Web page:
On Monday, His Holiness Pope Benedict XVI officially confirmed that he would resign his position as leader of the Catholic Church. He cited advanced age as the reason, and in a speech given to his Cardinals on Sunday he said that to deal with the challenges facing the Church today “both strength of mind and body are necessary.”(abc) This decision to step down is very unusual for any Pope, as all in recent history have stayed in their position until death or near death. His departure has already stirred a great deal of both positive and negative reaction.
Many international leaders have taken this opportunity to express their approval and respect for the Pope and his decision. British Labour Leader Ed Miliband described the decision as “a brave one,” while expressing gratitude for His Holiness’ visit to the UK. Germany’s Angela Merkel expressed great respect for the Pope and said he “is and remains one of the most important religious thinkers of our time.”(UK) There was also criticism of the Pope and his time in power expressed as well.
In a blog post for The National Secular Society many of the criticism of the Pope were directly addressed. The onslaught of cases regarding the sexual abuse of children and how the church leaders, both current and former, have handled them has created a great deal of animosity towards the Catholic Church. Also, the Pope’s stance against same-sex marriage, abortion and contraception has greatly diminished support for his leadership. It has now been shown through polls and political change that most Catholics throughout the world now support these measures, but not Benedict.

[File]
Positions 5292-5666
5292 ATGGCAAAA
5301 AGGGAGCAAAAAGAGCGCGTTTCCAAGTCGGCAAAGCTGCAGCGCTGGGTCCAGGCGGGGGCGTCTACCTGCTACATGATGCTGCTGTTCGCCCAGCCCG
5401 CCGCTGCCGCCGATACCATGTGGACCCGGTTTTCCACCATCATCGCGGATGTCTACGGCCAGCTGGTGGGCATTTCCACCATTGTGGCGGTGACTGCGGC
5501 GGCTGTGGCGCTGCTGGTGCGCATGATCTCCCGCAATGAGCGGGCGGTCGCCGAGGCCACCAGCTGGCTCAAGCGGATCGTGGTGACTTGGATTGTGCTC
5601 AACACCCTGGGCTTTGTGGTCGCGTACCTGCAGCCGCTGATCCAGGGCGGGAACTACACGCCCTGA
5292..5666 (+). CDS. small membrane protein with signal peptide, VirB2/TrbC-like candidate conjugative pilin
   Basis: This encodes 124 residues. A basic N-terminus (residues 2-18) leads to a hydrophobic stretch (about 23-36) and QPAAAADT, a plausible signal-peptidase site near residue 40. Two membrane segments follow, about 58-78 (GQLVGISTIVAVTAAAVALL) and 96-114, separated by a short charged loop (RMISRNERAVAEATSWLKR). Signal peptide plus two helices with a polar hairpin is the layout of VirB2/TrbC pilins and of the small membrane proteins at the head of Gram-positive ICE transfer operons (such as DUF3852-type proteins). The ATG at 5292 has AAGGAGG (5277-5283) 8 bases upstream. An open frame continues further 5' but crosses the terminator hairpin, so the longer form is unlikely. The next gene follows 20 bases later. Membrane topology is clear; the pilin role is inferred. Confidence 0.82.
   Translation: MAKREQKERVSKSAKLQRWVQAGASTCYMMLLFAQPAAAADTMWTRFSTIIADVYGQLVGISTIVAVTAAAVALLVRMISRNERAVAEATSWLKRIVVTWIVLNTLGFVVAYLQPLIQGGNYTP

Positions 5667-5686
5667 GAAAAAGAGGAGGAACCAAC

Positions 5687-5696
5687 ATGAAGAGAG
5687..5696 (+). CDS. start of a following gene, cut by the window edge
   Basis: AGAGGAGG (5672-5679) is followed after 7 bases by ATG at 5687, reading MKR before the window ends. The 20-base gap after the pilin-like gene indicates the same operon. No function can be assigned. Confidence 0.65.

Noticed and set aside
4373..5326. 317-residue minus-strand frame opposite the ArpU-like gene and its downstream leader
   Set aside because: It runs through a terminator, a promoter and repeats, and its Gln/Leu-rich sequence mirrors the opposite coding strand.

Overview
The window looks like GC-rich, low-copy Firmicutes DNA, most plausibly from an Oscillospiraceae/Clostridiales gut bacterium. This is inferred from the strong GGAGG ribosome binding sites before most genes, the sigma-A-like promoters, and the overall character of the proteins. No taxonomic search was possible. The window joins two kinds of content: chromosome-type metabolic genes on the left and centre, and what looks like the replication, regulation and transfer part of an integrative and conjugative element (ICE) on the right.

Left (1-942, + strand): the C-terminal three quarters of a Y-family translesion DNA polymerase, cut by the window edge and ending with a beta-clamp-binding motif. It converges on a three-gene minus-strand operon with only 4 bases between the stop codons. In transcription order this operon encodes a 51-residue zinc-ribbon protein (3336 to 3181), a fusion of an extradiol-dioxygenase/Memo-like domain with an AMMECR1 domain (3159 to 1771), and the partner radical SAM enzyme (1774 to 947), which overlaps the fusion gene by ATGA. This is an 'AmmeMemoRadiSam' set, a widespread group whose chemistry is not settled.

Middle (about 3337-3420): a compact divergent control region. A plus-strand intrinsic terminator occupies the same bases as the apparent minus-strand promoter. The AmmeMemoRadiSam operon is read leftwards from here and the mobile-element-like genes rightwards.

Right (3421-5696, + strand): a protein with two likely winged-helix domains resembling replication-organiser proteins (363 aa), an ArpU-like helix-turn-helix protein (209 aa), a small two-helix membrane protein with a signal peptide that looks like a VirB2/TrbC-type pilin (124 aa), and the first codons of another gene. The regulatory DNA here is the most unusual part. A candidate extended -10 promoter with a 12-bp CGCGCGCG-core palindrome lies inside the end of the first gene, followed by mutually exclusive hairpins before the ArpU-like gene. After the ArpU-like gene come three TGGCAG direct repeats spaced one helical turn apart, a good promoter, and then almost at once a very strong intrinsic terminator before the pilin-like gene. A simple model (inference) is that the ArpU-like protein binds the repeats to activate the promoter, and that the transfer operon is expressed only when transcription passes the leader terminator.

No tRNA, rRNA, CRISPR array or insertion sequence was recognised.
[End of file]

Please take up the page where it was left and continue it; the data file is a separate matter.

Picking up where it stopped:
There are many concerns and a great frustration with the dwindling number of new and still practicing Catholics worldwide. Whether the Pope’s reign will be blamed for this, or if this is symptomatic of something much larger, will no doubt affect the way people will view the legacy of His Holiness Pope Benedict XVI.